first_img Categories: News The Michigan House of Representatives today commemorated the 12th anniversary of the Sept. 11 attacks by honoring the eight military members and first responders from Michigan who lost their lives in the line of duty in the past year. This marks the third year the House has conducted the memorial ceremony.State Rep. Nancy Jenkins attends the third annual 9/11 ceremony held by the Michigan House of Representatives along with Chief Larry Weeks from the Morenci Police Department.As a part of the ceremony, state Rep. Nancy Jenkins was joined by Chief Larry Weeks of the Morenci Police Department.“These brave men and women deserve our recognition for the sacrifice they made while protecting our communities and our country,” said Jenkins, R-Clayton. “It was a privilege to take part in this special ceremony, and I am honored that Chief Weeks was able to be a part of this as well.”The event included an invocation by Rep. Bruce Rendon, the presentation of the colors and acknowledgment of all first responders and their families in attendance.### 11Sep Local police chief joins Jenkins during House ceremony honoring 9/11 anniversarylast_img read more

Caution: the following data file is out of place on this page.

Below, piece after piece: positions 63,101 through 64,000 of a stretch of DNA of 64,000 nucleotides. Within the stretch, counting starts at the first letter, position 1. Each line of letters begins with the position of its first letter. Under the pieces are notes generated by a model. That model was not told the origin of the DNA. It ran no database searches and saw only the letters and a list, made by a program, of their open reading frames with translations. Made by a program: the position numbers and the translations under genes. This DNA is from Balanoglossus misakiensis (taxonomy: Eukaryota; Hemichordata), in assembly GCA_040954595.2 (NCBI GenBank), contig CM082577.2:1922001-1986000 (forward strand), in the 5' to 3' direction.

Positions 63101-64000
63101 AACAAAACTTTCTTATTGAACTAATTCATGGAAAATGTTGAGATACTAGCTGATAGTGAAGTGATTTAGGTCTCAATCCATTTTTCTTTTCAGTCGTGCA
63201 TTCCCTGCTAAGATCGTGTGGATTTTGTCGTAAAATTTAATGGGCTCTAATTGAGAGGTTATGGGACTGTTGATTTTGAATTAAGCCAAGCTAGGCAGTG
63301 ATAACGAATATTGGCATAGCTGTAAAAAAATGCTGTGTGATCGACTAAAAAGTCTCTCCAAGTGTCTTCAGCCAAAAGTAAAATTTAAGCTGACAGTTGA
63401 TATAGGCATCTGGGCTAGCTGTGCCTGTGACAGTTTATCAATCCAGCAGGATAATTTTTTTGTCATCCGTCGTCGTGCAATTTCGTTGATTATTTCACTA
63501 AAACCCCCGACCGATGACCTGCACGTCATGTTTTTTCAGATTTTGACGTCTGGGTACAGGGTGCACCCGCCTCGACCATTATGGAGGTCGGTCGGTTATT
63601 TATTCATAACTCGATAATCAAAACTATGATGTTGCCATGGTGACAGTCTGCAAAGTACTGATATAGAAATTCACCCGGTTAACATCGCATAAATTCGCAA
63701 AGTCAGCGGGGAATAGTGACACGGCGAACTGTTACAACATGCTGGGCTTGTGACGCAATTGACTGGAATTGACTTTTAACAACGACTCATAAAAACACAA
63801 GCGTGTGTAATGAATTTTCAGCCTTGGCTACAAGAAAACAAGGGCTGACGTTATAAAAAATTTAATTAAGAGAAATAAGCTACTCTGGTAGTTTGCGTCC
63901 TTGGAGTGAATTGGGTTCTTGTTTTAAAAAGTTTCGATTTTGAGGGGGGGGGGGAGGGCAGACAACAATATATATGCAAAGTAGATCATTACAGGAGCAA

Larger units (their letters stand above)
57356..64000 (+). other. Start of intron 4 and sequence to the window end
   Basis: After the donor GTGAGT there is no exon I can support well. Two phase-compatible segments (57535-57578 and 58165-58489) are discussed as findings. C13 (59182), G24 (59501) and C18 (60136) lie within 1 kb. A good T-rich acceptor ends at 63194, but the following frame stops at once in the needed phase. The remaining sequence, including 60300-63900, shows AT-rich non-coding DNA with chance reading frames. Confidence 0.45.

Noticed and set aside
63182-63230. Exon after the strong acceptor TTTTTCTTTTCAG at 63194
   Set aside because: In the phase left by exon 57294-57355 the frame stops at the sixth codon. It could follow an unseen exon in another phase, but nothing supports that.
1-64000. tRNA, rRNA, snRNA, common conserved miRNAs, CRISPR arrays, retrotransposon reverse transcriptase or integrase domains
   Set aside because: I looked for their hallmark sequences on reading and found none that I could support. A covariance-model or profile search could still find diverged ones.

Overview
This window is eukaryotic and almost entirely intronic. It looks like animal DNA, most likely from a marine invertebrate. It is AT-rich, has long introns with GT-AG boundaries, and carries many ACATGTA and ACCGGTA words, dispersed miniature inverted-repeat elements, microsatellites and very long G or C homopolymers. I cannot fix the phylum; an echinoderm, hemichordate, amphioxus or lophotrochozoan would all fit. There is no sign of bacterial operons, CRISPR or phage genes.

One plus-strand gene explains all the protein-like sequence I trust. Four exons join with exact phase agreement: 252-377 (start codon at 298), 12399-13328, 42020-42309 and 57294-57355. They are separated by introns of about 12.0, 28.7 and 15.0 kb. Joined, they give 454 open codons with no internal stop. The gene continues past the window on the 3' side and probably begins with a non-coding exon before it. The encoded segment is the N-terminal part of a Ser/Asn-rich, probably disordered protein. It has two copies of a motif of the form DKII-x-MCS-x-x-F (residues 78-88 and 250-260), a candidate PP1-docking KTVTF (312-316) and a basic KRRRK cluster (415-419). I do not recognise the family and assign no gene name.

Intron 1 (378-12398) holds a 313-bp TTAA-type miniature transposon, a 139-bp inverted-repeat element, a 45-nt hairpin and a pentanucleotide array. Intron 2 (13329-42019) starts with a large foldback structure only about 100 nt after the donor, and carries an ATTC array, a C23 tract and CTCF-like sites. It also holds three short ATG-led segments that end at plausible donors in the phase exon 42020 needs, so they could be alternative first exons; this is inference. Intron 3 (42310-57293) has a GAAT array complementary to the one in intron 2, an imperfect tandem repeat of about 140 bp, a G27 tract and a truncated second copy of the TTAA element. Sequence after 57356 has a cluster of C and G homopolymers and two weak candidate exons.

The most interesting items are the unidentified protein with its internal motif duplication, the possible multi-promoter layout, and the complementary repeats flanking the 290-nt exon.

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Rep Farrington addresses rise of digital currency with advancing legislation